A unique design solution for a challenging market
Matt Gould from Lushai got in touch with a unique design challenge for me to tackle. His client, ChildFund New Zealand, was desperate for a new website, but their requirements were far from ordinary. Unlike ecommerce design, selling a charity and capturing donations in an environment competing hard for your philanthropic dollars is more about storytelling than products, features, or specs. You need to capture emotional attention, and convert people to believe in your cause with passion.
To complicate matters, ChildFund was very forward thinking in their approach to website conversions. They didn't want to settle for the best assumptions and common sense solutions, even if those came from respected experts in user experience and interface design. They wanted a flexible design system that would allow them to test, tweak, and adapt their content structures over time as they ran their own A/B tests and continued to learn more about their ideal customers.
My resulting design solution was a comprehensive pattern library and interaction styleguide that laid out a platform for their own editorial design explorations, while maintaining a strong, consistent, on-brand look that would be the first step in a refocus and renewal of their entire communications effort across web, EDM, and print.
Refining the digital brand
ChildFund was going through a bit of a brand identity crisis. Their previous website was a too chaotic, childish, and difficult to navigate. Much of their other marketing material is wildly inconsistent with a mixture of typefaces and styles – without clear branding guidelines and nobody enforcing them. To complicate matters their national and international brand guides didn't always agree.
My first challenge was to adjust and consolidate their digital branding so it better reflected the boldness, tone and voice of their communications. Colours were refined. New typeface pairings were chosen. Imagery guidelines were clarified and icon styles redefined. This set the platform for a successful, flexible web design strategy.
Charity is all about storytelling, and establishing trust and credibility. Our design challenge was to create a look and feel that was serious but approachable; representing children, but not looking childish. We used strong imagery combined with bold text in a mixture of adaptable layouts that would give ChildFund refined editorial control over their content presentation and media, so they could find the most compelling ways to tell their life-changing stories.
I worked with Lushai and ChildFund to challenge and refine the user experience design to make this process as enjoyable and intuitive as possible. This involved testing the tweaking the navigation, defining visual styles to distinguish various content types, allowing for searching and filtering to aid deeper exploration, and simplifying the calls to actions and donation process. This resulted in an interface that is very digestible and retains a consistent look and feel while remaining extremely flexible and adaptable.
Authentic and sensitive
Another unique challenge was maintaining the authenticity and sensitivity required when working with disadvantaged children as subjects. Extra care was taken to allow imagery and text to accurately and honestly reflect these children's often dire circumstances without being sensational or exploitive. We wanted to make sure their personality and stories had a voice even when they were disconnected on the other side of the world, as well as ensuring contributors that their donations were being used responsibly.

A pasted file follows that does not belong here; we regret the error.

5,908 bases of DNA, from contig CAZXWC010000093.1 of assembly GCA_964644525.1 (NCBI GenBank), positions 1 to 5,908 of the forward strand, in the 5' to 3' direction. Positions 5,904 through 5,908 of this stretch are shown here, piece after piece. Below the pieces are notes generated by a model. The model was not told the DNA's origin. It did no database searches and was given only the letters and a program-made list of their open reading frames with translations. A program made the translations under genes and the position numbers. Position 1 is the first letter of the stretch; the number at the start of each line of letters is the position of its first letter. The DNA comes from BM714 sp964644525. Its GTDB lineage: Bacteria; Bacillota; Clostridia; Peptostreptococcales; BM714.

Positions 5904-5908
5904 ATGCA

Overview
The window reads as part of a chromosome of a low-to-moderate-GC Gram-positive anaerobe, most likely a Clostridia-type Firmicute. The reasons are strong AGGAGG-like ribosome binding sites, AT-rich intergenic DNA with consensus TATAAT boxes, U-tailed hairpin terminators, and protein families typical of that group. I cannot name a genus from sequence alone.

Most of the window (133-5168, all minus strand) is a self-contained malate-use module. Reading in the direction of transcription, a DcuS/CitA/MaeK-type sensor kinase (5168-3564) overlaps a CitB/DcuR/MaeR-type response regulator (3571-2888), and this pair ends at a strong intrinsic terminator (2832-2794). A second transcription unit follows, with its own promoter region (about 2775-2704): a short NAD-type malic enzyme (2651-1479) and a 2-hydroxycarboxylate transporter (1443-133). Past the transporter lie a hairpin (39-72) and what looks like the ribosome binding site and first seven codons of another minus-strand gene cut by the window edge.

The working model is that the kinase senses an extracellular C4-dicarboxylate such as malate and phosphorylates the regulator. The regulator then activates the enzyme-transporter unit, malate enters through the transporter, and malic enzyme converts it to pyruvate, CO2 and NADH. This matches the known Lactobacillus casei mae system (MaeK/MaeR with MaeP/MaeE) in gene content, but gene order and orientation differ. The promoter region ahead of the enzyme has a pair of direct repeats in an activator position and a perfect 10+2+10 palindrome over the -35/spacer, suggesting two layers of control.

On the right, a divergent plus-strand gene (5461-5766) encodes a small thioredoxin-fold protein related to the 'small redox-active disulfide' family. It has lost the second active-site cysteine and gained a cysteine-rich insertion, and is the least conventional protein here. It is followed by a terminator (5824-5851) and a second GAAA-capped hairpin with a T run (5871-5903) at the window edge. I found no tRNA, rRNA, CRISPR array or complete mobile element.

The mobile experience was a high priority from the start. While my design process was not technically "mobile-first", it considered the implications of each design decision on all potential screen sizes and devices. This generated a very well thought-out mobile experience that many of the team actually preferred over the desktop equivalent due to its forced design simplicity and focus.
Documentation for the unknown
Uncommonly, the user experience and interface design for this project was extremely separated from the web development process. In fact, my work was complete before ChildFund had even chosen a technical provider for the website development – eliminating the option of design iterations based on developer feedback, or close communication and feedback to maintain design quality control and accuracy. This created an unusually strong need for extensive documentation which I provided in the form of a comprehensive design pattern library and interaction styleguide.
My atomic design approach to the project aided in this type of robust definition and documentation, which included definitions for: column and layout variations; type, heading, list, link, and button definitions; common index list and image grid layout patterns, content styles, and alignment options; comprehensive form input and control guide with interaction states; header and navigation variations for logged in members; sub-navigation and mobile nav options; tags, modals, calls to action, and other common content patterns; and much more.
This precise level of documentation removed as much guesswork as possible, providing a thorough reference for front-end developers to maintain their own quality control when the channels for communication were limited.